I belong to that generation where asking about a person’s age, especially a female’s age is considered death defying or rude – unless of course said female is under the age of five or over the age of 95, in which case one is fairly safe following that line of questioning.
There is, however, a certain caste of females in which establishing age immediately is of the utmost importance. I am of course talking about queens. Not the doddering ones with an obvious penchant for pastel coordinates, but rather the fluffy brown, amber, black and yellow ones, also known as my darling, sweet queen bees.
One of the most recurring questions I get asked as a beekeeper is, “How long does a queen bee live or how old are your queen bees?” No one is ever really interested in how old or how long a drone (male) bee lives for, until I tell them their sad plight. Then there is always a shocked silence, usually followed by “poor b*ggers”. I could not disagree more, yet do not want to digress from the topic of establishing age.
Establishing a queen bee’s age is done by marking a newly mated queen on her thorax with a bright dot of colour. There are five specific colours used in apiculture and the choice of colour depends on the final digit of the current year. So, for example, years ending in one or six, the colour is white; years ending in two or seven, the colour is yellow, years ending in three or eight it is red; years ending in four or nine it is green and years ending in five or zero the colour is blue. Beekeepers usually mark their queens so it is easier to identify them during a hive inspection, but more importantly queens are marked in order to calculate, or rather remember, how old they are. The actual colour marking of a queen is carried out by trapping the queen delicately inside a queen catcher from which she cannot escape nor move, then quickly applying the dot of colour to her thorax and releasing her back into the hive. Some experienced beekeepers carry out this colour marking ritual by catching the queen’s wings between their thumb and forefinger and then applying the dot. I have always shied away from this for fear of damaging her delicate wings or, even worse, squishing her between my fingers.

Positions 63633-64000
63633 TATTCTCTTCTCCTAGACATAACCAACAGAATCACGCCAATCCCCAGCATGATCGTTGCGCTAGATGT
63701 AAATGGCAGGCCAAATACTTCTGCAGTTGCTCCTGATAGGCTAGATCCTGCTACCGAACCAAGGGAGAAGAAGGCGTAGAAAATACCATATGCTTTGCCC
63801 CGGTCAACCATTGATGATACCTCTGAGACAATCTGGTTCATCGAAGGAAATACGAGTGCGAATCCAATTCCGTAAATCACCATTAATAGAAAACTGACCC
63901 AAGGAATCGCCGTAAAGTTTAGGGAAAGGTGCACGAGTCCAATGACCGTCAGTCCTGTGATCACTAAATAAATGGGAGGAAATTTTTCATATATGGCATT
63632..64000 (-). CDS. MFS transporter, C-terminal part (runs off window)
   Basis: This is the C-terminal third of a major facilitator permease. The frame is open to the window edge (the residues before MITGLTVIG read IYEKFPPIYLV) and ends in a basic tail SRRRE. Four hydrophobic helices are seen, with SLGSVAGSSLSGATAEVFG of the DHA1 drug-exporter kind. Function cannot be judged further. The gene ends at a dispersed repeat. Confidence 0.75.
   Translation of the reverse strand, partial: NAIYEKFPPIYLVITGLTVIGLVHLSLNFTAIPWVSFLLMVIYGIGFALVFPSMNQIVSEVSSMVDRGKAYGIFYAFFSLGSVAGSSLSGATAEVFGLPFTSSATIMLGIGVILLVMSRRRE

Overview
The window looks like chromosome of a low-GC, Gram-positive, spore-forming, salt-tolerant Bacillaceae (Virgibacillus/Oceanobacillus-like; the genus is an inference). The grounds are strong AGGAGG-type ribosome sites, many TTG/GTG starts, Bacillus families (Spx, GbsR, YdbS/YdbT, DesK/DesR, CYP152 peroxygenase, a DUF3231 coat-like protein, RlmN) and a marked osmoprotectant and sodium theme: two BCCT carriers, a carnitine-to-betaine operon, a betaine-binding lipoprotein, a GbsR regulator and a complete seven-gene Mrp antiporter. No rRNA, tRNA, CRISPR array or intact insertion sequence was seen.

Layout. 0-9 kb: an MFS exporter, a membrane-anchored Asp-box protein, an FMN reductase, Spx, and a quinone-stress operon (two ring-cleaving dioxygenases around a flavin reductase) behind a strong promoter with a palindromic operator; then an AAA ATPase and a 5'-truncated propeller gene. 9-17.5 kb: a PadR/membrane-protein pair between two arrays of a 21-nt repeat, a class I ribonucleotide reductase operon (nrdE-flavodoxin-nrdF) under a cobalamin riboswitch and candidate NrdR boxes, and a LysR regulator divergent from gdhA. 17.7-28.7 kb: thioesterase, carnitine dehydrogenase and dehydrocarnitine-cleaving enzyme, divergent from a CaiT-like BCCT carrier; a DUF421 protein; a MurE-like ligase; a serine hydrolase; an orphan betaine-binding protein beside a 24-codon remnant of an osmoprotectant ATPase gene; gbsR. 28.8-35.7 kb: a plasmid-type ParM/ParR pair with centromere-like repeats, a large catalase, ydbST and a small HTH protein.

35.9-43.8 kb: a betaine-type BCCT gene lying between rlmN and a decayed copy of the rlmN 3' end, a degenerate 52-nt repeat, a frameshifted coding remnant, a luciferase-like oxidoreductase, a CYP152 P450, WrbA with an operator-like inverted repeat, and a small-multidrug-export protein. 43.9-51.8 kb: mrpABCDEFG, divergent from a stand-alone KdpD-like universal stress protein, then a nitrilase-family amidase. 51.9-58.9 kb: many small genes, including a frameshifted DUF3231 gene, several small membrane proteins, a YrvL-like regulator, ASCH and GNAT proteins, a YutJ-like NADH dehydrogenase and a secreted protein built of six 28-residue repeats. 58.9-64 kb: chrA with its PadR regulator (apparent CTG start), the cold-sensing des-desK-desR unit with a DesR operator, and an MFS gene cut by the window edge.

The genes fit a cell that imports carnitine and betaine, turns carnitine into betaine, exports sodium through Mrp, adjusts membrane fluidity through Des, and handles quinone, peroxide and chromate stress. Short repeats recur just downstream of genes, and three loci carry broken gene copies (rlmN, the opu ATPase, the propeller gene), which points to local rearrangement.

Beekeepers and beekeeping books teach us that a hive is only as strong as its queen. A well-mated queen can lay between 1000-2500 eggs a day during spring and summer.
Obviously, over time, her capacity to lay large quantities diminishes as she depletes her reservoir (spermatheca) of sperm to fertilise eggs. When a queen’s laying capacity diminishes, so do the number of bees within the hive, thus making it weaker and prone to disease, cold and starvation. So dear readers, it really just comes down to how well the queen mated during her mating flight. Some queens continue laying consistently for two years, others only for eight months, whereas some beekeepers prefer to re-queen their hives every six months. The longest I have personally had a queen in a hive was two and a half years and her laying pattern was constant till the end. So, I guess, this is where we should raise our mead chalices and make a toast proclaiming, “Long live our well-laid queens.”